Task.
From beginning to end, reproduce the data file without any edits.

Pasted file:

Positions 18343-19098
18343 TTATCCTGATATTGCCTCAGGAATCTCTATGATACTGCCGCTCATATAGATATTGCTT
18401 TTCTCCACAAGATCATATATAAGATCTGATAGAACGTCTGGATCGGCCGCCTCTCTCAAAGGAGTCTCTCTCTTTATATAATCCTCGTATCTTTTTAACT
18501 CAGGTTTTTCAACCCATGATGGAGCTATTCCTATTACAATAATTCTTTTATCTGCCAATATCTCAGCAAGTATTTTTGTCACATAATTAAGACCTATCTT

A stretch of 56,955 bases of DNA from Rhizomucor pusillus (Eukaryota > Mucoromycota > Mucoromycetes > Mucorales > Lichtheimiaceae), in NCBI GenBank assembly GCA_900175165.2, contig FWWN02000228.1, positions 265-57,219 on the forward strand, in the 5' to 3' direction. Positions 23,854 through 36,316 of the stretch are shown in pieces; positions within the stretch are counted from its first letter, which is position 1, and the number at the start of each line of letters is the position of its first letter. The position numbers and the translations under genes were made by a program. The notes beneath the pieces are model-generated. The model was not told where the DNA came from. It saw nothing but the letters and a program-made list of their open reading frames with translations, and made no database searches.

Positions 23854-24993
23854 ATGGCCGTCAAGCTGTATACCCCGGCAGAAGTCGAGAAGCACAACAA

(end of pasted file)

Positions 18343-19098
18343 TTATCCTGATATTGCCTCAGGAATCTCTATGATACTGCCGCTCATATAGATATTGCTT
18401 TTCTCCACAAGATCATATATAAGATCTGATAGAACGTCTGGATCGGCCGCCTCTCTCAAAGGAGTCTCTCTCTTTATATAATCCTCGTATCTTTTTAACT
18501 CAGGTTTTTCAACCCATGATGGAGCTATTCCTATTACAATAATTCTTTTATCTGCCAATATCTCAGCAAGTATTTTTGTCACATAATTAAGACCTATCTT

A stretch of 56,955 bases of DNA from Rhizomucor pusillus (Eukaryota > Mucoromycota > Mucoromycetes > Mucorales > Lichtheimiaceae), in NCBI GenBank assembly GCA_900175165.2, contig FWWN02000228.1, positions 265-57,219 on the forward strand, in the 5' to 3' direction. Positions 23,854 through 36,316 of the stretch are shown in pieces; positions within the stretch are counted from its first letter, which is position 1, and the number at the start of each line of letters is the position of its first letter. The position numbers and the translations under genes were made by a program. The notes beneath the pieces are model-generated. The model was not told where the DNA came from. It saw nothing but the letters and a program-made list of their open reading frames with translations, and made no database searches.

Positions 23854-24993
23854 ATGGCCGTCAAGCTGTATACCCCGGCAGAAGTCGAGAAGCACAACAA